This Is My Life Now
You know those moments in your life when you suddenly pause and think, “This is my life now. This is what I’ve become”? Sometimes they happen at peak moments, when you’re flying high and feeling good because you confronted a fear, or learned a new skill, or had a great meal with friends. Others happen when you’ve had better days, and you find yourself yelling at the cat for meowing too loudly in her need for affection or swearing at the dog for moving in for a cuddle against your legs (I’m speaking completely personally here; this very mortal lady isn’t up for any sort of sainthood).
I had one of those “So, here I am” moments this past weekend. I’ve mentioned here before my interest in learning, with a group of amazing local ladies, to hunt. We met a few weeks ago and shared our motivation in acquiring this skill. For everyone, it came down to a desire to provide for our families, and our domestic pets, what we feel is the most choice, abundant, renewable, and sustainable animal protein we can procure.
To that end, we discussed the three components towards achieving this goal that we would all need to pursue (except for Jess; she grew up in northern Pennsylvania in a hunting family and will serve as our amazing, respectful, seasoned, knowledgeable mentor huntress. Plus, she’s just an all-around righteous lady whose company I benefit from every time I’m with her). These arenas, in order of acquisition, are: marksmanship, learning to hunt, and field dressing/butchering/storing our kill.
In order to determine what sort of weapon we’ll ultimately decide is the best “fit” for us individually, we had to try them on for size, as it were. Before Saturday, I’d never fired a weapon. In fact, I’d never even so much as held a firearm before. Actually, before Saturday, aside from the occasional kitchen knife or meat cleaver, I’d never so much as even touched a lethal weapon of any sort.
I’m sure a good number of you readers have, yourselves, disarmed a firearm before. With the interest growing in hunting, as well as their continued use in home and personal protection, many people are familiar with using firearms these days. For me, though, the decision to even consider giving hunting a go was a huge, profound, utterly transformative one. Until not that long ago, I didn’t even eat animal protein. And I certainly wanted nothing to do with guns.
I discussed here my return to meat-eating, and the impact it has had on me physically. Choosing to explore the use of firearms has profoundly affected me mentally. I’ve long lived in fear of guns, given the way they are depicted in films and their mention in the news and print media. As my friend Walter recently wrote, though, at the end of the day, a gun is simply a tool. What we do with it is up to us.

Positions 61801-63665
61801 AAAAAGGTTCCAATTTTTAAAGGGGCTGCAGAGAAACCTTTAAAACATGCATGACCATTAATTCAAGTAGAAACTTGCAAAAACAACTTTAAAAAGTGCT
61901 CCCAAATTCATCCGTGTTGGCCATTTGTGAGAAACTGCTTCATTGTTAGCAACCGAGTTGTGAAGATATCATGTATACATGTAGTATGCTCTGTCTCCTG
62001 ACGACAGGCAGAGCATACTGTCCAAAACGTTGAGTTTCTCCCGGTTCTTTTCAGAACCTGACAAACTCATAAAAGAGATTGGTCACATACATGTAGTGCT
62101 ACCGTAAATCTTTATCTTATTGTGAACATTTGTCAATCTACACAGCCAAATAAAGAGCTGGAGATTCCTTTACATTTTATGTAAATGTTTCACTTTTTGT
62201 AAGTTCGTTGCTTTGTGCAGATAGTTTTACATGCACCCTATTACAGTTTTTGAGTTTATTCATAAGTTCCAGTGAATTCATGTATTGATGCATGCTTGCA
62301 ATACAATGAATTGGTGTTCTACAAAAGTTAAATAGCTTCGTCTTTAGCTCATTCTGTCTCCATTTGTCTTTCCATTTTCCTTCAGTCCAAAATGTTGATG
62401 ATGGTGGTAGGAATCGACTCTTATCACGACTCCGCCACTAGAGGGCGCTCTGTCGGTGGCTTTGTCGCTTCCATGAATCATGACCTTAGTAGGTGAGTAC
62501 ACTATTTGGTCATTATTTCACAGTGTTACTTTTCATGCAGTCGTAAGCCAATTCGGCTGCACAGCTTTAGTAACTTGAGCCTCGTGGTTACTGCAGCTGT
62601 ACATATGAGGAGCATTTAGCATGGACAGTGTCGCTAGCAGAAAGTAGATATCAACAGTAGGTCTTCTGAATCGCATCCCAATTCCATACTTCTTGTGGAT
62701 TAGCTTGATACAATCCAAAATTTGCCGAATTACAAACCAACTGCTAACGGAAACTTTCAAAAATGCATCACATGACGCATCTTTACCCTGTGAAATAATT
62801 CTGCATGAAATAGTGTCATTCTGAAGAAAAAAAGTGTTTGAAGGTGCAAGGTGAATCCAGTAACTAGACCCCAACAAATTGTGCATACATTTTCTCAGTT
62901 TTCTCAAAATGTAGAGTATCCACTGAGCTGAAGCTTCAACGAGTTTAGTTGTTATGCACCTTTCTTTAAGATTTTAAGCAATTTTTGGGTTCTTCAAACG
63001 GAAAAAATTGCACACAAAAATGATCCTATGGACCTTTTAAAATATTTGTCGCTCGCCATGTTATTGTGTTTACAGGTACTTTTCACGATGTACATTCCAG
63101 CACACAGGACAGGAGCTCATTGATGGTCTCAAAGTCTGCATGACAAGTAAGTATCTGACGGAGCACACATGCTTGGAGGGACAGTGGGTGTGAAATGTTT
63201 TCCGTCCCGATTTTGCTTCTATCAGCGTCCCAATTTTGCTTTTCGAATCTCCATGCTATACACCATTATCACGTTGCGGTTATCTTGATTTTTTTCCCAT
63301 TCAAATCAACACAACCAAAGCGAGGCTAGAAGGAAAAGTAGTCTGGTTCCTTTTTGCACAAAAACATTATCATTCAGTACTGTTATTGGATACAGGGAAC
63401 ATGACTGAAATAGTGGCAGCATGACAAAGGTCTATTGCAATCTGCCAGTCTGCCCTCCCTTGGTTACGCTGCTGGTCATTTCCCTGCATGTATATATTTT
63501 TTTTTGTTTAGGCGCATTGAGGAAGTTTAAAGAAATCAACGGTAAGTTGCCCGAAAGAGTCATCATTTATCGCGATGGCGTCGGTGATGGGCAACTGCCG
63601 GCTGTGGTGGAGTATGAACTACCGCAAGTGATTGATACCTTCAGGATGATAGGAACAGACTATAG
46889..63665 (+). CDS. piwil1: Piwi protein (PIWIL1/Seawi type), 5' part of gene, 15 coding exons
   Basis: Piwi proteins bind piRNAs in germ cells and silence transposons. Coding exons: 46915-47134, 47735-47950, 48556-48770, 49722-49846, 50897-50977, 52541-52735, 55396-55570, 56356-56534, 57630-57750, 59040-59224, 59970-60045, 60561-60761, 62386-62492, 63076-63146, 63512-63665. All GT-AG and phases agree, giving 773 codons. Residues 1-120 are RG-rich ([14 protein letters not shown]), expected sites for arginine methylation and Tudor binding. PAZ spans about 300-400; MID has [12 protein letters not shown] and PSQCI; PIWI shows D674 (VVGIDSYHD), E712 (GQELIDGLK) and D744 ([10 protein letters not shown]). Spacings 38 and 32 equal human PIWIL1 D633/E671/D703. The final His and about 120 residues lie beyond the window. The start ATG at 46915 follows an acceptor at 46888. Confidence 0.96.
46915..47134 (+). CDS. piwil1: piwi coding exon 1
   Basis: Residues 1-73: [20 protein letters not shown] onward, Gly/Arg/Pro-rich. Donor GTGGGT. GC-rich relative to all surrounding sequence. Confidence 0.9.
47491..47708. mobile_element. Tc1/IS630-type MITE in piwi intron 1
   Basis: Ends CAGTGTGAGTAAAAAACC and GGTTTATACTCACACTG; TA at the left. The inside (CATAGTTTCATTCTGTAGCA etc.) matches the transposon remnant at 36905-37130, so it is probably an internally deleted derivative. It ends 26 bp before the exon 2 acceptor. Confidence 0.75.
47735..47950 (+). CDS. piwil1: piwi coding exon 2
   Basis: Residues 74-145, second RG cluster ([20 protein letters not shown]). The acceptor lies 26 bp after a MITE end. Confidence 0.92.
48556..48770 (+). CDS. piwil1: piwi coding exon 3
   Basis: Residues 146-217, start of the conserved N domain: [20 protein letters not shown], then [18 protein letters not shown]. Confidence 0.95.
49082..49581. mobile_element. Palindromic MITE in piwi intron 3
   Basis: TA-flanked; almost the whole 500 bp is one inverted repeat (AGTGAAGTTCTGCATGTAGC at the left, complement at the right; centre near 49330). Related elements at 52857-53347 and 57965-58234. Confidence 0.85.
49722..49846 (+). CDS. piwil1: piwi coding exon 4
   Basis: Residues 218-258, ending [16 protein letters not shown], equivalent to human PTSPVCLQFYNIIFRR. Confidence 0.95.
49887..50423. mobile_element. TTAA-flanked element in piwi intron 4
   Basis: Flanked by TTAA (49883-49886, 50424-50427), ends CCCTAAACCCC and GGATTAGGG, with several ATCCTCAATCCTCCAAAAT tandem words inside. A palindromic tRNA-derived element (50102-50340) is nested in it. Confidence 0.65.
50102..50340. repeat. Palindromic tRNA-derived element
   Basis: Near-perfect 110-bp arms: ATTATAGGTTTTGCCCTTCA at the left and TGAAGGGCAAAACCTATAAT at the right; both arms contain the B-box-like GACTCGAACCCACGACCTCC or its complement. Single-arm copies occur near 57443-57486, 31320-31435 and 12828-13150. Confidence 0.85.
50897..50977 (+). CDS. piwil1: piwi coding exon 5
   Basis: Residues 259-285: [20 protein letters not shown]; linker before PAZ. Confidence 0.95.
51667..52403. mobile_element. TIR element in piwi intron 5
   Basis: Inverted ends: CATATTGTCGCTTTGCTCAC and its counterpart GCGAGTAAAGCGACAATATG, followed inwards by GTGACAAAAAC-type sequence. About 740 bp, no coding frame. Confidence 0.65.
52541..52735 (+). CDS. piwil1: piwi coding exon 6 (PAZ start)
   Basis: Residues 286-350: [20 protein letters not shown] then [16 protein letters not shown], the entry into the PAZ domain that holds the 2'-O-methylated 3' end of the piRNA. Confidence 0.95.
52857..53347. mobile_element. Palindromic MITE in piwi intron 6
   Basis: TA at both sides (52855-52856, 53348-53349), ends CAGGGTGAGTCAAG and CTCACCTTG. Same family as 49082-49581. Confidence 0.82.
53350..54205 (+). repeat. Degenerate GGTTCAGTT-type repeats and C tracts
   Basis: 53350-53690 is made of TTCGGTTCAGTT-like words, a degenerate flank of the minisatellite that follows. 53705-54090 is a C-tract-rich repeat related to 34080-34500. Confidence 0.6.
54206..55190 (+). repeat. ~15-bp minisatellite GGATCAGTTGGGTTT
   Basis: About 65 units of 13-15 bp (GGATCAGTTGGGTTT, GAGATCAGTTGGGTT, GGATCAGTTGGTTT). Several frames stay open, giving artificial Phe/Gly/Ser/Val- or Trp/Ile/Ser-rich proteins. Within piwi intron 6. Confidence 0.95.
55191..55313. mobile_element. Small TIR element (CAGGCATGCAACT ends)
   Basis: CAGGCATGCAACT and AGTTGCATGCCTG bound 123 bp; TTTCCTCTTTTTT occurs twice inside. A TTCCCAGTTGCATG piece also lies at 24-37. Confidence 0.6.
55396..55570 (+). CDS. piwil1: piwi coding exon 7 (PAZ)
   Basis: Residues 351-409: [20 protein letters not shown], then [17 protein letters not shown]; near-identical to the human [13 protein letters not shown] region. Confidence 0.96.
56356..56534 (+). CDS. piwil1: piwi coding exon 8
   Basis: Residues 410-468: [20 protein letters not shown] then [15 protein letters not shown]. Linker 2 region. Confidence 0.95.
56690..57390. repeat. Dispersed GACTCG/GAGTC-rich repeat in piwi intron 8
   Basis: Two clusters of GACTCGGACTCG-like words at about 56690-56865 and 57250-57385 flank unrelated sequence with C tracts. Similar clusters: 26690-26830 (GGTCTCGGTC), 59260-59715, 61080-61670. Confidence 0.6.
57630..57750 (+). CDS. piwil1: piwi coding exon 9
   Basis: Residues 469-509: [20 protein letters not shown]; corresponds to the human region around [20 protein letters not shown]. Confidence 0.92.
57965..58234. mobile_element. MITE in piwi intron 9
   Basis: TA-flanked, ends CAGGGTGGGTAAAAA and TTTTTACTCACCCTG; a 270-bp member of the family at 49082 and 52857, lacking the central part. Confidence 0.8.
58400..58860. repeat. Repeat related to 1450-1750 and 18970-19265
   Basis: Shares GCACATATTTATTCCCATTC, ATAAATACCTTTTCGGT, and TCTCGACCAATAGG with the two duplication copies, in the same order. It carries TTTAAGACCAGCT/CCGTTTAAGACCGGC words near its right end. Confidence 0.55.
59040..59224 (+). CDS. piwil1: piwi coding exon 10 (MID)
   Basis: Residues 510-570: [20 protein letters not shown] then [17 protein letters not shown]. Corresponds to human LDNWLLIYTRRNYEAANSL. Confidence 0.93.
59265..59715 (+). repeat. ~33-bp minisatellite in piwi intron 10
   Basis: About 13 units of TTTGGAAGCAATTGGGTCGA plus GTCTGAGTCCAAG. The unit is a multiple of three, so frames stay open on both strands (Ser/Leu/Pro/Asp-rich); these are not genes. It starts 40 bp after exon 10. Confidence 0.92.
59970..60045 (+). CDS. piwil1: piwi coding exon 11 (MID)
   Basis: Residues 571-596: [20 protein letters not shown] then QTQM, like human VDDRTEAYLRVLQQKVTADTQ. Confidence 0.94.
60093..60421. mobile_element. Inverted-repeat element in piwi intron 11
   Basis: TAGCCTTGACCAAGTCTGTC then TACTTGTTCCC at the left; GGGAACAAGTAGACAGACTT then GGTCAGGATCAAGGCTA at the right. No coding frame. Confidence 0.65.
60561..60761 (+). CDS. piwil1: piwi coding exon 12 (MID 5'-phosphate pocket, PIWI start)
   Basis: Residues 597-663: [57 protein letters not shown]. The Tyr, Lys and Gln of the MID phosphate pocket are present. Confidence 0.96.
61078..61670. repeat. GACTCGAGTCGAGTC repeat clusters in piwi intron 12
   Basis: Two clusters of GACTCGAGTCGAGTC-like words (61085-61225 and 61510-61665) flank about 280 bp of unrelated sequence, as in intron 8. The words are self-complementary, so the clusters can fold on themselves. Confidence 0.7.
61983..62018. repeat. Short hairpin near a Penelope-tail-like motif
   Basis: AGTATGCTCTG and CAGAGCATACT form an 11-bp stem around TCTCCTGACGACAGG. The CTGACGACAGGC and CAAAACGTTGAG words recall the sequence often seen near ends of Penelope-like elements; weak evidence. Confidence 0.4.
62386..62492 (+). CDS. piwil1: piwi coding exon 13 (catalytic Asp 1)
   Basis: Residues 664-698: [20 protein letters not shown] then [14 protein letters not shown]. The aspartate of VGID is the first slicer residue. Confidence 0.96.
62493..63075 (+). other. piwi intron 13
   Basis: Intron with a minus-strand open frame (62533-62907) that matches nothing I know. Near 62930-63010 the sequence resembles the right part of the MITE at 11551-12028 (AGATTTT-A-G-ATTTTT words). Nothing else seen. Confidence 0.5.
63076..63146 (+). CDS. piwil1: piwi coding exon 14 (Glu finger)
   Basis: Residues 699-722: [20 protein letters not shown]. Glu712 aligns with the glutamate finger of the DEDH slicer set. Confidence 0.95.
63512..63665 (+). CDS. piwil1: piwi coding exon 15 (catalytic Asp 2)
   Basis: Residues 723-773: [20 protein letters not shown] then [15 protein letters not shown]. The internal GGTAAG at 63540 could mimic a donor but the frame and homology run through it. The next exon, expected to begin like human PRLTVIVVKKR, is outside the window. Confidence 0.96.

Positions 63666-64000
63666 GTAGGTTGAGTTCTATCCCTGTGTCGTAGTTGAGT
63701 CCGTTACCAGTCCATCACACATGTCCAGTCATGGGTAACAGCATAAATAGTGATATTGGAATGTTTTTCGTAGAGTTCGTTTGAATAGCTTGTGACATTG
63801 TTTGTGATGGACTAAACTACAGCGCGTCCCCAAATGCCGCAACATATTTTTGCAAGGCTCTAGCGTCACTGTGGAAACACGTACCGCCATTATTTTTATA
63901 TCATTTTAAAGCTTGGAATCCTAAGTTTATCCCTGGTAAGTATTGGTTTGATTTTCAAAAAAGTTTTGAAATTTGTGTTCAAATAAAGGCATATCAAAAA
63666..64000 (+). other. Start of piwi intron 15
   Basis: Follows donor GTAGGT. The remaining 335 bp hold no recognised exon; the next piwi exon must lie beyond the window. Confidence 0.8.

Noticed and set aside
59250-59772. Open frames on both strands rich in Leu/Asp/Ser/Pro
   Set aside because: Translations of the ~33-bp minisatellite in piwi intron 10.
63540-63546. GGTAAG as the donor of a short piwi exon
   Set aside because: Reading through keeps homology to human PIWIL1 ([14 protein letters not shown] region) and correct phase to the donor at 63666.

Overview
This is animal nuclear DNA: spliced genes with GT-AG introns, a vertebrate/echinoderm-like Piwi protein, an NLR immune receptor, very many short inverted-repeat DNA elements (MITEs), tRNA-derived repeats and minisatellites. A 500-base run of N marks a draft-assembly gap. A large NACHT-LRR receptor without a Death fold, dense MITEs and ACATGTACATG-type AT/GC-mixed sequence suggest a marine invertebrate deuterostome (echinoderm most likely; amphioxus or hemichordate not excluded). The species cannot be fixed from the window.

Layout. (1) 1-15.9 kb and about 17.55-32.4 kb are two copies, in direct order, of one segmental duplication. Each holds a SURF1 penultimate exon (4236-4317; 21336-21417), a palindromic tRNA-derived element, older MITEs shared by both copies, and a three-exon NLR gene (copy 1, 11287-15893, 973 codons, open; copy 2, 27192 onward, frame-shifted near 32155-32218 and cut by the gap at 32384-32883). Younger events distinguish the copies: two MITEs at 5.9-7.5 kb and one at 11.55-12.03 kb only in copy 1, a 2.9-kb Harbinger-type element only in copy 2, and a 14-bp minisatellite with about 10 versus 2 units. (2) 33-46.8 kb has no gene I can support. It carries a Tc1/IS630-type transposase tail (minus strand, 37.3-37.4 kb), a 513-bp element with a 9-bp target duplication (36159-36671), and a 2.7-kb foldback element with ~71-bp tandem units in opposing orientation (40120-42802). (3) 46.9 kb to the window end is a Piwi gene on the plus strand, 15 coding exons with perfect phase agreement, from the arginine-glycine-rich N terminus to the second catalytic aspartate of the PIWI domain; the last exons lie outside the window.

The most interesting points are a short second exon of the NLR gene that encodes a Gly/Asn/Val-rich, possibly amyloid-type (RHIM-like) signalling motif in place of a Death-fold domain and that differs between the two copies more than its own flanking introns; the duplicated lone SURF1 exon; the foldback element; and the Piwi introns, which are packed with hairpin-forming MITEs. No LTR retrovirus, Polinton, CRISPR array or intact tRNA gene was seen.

When I first fired on Saturday, at the private hunting range of a friend-of-a-friend, my reaction felt strange, detached. I told my companions that it felt incredibly unnatural, in the same sort of way learning to drive a car feels unnatural. Admittedly, that first firing happened with a .243 that had its barrel propped up with a bipod and its butt resting against a sandbag. I fixed the scope on the target, switched off the safety, took a deep breath, exhaled, and pulled the trigger. I walked away with the feeling of having dialed it in, like it hadn’t been as tactile as I’d imagined it would be.
Later, however, when I held a .30-06 and felt its full heft in my arms as I stood there, in high winds, with frigid fingers and toes, the magnitude of what I was doing fully engulfed me. “If I sneeze, and move this thing the wrong way, and it goes off, people could die” was my first thought. My second thought was, “I’m holding a loaded gun. I’m holding a loaded gun. I’m holding a loaded gun.” I found the target in the scope, fired, and felt the impact from the weapon immediately, in my shoulder (lightly) and my left wrist (intensely), with which I was holding the barrel up.
This is my life now. A former vegan, who used to go to non-violent rallies and demonstrations is now learning the ancient pursuit of hunting for food, with a gun. This was simply the first step. Once I’m there, in the woods, with a living, sentient creature in my line of sight, I’ll see how it goes. At this point, I can certainly say, though, without any hesitation that killing my own food will make me more appreciative of all of the life and blood and soil and grime and dung and absolute, sheer unparalleled beauty that pulses through every creature on this planet.
Any of you out there hunters yourselves? If so, got any pearls of wisdom you care to share? I’d be ever so grateful to hear them.
*To see more images from our firing range foray, go here.